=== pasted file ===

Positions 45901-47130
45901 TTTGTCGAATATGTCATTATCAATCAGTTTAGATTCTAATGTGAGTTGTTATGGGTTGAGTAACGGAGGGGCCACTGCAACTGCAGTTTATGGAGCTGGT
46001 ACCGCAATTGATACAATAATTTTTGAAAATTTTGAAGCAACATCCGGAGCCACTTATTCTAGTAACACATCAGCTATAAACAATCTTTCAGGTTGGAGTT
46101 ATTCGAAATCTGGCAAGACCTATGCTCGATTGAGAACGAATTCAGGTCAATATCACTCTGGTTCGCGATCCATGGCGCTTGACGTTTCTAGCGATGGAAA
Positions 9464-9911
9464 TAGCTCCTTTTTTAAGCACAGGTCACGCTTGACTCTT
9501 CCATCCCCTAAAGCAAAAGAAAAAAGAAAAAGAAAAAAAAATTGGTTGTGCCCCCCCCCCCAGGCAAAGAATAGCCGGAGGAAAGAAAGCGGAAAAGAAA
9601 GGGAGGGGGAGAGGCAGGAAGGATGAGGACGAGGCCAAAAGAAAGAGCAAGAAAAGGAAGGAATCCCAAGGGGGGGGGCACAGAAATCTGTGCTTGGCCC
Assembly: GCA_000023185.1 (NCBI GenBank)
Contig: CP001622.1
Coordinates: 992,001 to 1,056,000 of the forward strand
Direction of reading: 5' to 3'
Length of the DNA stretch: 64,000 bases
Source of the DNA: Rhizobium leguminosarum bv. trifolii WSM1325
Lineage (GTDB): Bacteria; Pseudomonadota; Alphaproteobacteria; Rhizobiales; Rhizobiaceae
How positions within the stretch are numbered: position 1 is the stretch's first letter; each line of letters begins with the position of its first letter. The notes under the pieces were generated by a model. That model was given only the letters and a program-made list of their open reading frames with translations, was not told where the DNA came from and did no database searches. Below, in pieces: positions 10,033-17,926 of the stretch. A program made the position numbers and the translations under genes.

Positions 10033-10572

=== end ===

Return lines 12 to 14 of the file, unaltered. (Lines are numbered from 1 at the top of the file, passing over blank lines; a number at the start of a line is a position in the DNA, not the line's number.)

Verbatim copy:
Direction of reading: 5' to 3'
Length of the DNA stretch: 64,000 bases
Source of the DNA: Rhizobium leguminosarum bv. trifolii WSM1325